UEFA President criticises VAR but insists technology is here to stay

Featured UEFA President criticises VAR but insists technology is here to stay

UEFA President Aleksander Čeferin has criticised the negative impact of the video assistant referee (VAR) system on football but insisted the European governing body would not ditch the use of the technology.

Speaking following the UEFA Executive Committee's latest meeting in Nyon, Čeferin suggested VAR was changing the game too much and admitted a number of improvements needed to be made with the system.

VAR's introduction into the sport has been blighted by issues at international and domestic level, including at last year's FIFA World Cup in Russia.

Čeferin said, however, that VAR would "stay" in the game.

The Executive Committee approved its use in qualifying playoffs for the European Championship next year and the continental qualifiers for the 2022 World Cup in Russia, subject to approval from FIFA.

"The game is changing and we are afraid that it is changing too much," Ceferin said.

"Football needs uncertainty because the players make mistakes and the referees on the pitch have to take responsibility, not some people hidden in a van or a building 500 kilometres from the venue.

"I can live with the fact that referees are human beings who make mistakes but now when technology makes a mistake, that is a problem.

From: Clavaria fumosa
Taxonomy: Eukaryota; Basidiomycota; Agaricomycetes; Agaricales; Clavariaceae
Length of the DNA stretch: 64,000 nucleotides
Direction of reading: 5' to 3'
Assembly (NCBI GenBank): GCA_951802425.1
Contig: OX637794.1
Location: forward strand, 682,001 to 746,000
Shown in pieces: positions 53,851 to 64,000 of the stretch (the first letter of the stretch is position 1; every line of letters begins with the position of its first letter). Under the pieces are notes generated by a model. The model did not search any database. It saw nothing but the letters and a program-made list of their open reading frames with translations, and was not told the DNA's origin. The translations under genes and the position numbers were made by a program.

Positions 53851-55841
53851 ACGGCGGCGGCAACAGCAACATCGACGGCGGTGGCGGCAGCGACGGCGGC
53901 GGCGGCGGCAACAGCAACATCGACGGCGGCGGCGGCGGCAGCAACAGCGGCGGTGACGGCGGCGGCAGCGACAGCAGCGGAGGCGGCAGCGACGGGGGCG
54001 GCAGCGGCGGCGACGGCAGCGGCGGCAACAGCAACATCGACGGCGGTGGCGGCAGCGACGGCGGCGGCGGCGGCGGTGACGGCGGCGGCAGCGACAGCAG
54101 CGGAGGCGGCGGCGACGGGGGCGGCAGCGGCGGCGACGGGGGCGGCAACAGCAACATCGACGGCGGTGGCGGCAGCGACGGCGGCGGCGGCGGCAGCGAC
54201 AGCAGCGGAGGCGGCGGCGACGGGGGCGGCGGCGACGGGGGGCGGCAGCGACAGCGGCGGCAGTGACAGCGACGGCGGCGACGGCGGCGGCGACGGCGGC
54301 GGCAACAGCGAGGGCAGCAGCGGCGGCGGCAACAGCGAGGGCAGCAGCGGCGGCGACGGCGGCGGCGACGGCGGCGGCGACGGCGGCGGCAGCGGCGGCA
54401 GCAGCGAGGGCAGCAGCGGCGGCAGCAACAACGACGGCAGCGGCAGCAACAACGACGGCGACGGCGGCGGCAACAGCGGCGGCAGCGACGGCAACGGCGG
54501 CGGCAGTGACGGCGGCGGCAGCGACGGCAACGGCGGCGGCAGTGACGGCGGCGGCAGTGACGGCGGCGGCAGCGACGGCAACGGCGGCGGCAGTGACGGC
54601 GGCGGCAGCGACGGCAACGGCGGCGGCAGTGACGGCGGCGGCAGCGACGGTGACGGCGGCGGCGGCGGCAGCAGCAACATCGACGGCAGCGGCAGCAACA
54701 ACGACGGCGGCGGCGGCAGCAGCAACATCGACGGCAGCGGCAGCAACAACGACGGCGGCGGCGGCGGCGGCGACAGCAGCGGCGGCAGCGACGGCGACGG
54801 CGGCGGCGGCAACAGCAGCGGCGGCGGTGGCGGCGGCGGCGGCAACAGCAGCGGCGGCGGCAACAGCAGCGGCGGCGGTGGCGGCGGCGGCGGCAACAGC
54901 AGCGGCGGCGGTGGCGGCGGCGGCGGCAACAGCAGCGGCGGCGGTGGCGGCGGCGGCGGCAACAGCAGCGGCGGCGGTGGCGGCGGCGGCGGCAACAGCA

"We have to make it clearer, we have to make it faster, we have to make it less invasive - but it will stay."

VAR has caused numerous controversies since it was introduced ©Getty Images
VAR has caused numerous controversies since it was introduced ©Getty Images

UEFA's Executive Committee also approved a a new-look playoff system as part of its qualification process for the 2022 World Cup in Qatar.

The 55 teams will be split into 10 groups, with the top team in each securing a spot at the tournament, where UEFA has 13 places.

The 10 runners-up will join the two teams from the 2020-2021 Nations League to form the playoffs.

Teams will be divided into three paths, with a semi-final and a final in each to determine the final three European qualifiers.

The Executive Committee confirmed the match schedule for the Women's European Championship in 2021 in England, due to conclude with the final at Wembley Stadium in London.

The venue for the opening match has not yet been confirmed.

Changes to the Women's Champions League from the 2021-2022 season were also given the green light during today's meeting.

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